Statistical analysis: The significance of differences between treatments was determined using t-test at p≤0.05 to test the effect of strength and Cd on plant biomass, roots length and Cd concentration in plant tissues. ANOVA (analysis of variance) was used to examine the separated effect of salicylic acid on roots length, plant biomass, sugar content, protein, chlorophyll and the Cd concentration in tissues. p≤0.05 means plant biomass and Cd content were compared with Least Significant Difference (LSD).

RESULTS

Plant biomass: Significant differences in plant biomass were observed between the treatments, in control without Cd and SA treatment, the total biomass is higher than the control (Table 1), however, when SA is sprayed individually in the cabbages leaves, the total biomass is higher and lower when Cd was adding alone, but when Cd is adding in association with SA in the culture, the total biomass increased.

Electrolyte leakage: The membrane damage is assessed by the conductivity of solute leakage from the cells. Electrolyte leakage from the leaves subjected to cadmium stress is shown (Fig. 1). Chinese cabbages treatments compared to each other shows that the cabbages leaves were more conductible with the addition of cadmium. When Cd +SA were added in the culture, the conductivity were significant (p = 0.004). The electrolyte leakage of the cabbages is correlated with the addition of Cd in the culture and its lower than the control.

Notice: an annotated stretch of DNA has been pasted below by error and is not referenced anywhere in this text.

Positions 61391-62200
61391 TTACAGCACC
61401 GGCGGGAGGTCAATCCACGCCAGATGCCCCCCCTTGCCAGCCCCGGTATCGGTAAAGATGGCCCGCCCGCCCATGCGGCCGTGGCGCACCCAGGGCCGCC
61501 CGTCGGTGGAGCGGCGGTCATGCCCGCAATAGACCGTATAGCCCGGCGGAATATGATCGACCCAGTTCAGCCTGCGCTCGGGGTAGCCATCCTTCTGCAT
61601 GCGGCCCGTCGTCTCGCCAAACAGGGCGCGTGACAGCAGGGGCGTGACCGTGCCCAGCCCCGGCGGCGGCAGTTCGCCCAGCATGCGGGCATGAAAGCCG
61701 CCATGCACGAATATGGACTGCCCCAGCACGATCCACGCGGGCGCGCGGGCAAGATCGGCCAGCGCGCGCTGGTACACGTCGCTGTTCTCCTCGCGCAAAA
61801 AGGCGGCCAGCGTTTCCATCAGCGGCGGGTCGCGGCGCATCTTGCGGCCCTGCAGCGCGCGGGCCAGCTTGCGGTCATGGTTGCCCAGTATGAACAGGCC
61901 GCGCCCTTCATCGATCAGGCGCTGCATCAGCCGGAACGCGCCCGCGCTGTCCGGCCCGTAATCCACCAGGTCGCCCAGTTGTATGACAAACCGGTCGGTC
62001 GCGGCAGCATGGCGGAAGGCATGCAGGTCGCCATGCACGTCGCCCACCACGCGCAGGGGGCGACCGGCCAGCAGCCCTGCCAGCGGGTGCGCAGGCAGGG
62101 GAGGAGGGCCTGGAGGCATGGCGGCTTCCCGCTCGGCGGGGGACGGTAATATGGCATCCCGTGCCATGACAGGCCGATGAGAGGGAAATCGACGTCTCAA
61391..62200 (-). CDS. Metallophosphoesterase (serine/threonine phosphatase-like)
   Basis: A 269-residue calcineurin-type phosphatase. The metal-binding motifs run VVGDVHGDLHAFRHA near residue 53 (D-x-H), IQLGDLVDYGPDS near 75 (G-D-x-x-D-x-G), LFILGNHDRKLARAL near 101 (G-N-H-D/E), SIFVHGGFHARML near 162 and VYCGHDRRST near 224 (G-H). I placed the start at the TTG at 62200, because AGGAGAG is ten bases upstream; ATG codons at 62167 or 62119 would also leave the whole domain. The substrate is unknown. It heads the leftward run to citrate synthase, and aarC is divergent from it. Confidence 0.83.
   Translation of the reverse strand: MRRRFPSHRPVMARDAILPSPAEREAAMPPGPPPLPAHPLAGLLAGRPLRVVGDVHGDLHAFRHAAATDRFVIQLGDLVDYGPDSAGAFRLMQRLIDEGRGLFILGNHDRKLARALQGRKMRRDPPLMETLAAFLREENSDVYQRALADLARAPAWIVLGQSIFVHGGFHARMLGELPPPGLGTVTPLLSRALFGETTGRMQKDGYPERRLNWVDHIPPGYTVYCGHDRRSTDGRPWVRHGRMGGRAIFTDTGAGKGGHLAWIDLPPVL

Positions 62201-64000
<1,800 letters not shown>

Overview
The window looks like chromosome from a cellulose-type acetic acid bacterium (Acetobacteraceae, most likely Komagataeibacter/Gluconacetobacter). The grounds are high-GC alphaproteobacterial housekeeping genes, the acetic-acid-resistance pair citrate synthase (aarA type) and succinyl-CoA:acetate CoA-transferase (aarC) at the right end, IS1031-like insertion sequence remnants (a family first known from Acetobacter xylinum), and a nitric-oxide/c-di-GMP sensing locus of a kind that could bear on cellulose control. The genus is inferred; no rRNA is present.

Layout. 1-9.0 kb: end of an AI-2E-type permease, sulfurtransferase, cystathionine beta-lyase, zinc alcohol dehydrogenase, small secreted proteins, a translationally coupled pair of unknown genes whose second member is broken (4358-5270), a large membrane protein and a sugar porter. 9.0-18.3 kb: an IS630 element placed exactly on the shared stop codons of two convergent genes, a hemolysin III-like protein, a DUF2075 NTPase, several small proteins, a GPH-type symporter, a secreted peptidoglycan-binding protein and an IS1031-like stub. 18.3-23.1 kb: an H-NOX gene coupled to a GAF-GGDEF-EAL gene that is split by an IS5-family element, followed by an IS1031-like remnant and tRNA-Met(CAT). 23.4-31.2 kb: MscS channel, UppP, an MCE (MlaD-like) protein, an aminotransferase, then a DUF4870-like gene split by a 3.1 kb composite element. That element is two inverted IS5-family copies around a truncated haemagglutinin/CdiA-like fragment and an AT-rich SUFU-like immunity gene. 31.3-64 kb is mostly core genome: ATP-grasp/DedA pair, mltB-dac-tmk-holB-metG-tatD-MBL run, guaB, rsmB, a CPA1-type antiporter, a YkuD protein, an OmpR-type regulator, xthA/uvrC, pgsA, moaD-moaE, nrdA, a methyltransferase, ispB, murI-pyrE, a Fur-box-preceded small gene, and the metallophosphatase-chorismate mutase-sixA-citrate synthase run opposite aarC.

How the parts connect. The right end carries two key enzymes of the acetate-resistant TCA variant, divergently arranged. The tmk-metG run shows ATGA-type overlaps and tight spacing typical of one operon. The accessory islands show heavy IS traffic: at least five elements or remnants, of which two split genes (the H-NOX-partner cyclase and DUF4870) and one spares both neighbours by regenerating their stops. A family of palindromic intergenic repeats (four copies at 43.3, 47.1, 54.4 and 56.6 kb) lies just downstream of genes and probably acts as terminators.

Chlorophyll contents: Total Chlorophyll content in Brassica chinensis reduction is observed in all the treatments (p≤0.05). For Cd +SA treatments, the total chlorophyll content decreased about 25.38% in comparison with the control. When the seedlings were exposed to Cd only, the reduction was significant compared to the control (Fig. 2).


Table 1: Total Biomass content (mg plant-1 DW) in the cabbages (Brassica chinensis) after 3 months under culture in cadmium amended soil
Results are means±SD (n = 3) (p<0.05) F1 = 6.922

There is significant change of chlorophyll a/b content under Cd+SA treatment. When the cabbages were exposed to Cd and SA individually, chl a/b content was decreasing compare to the control. The chl a/b ratio decreased with Cd treatment that means chlorophyll (a) content is higher than chlorophyll (b) (Fig. 3). But under Cd + SA treatment, the chl a/b increased significally (p = 0.006), that means SA can reduce Cd stress by increasing the chlorophyll content.

Antioxidant enzyme: The POD activity increased significally with the addition of Cd in the solution of the Chinese cabbages p = 0.003. When SA is added in the culture, the enzyme activity decrease significantly the SA may alleviate Cd stress in the cabbages by reducing POD activity (Fig. 4).


Fig. 1: Electrolyte leakage of Brassica chinensis subjected 14 days of Cd treatment. An asterisk denotes that differences are statically significant (t-test p = 0.05); The results means±SD (n = 3); F2 = 5.413* cabbages populations p<0.03; F3 = 6.046*p<0.01; F1x3 = 3.404* p<0.05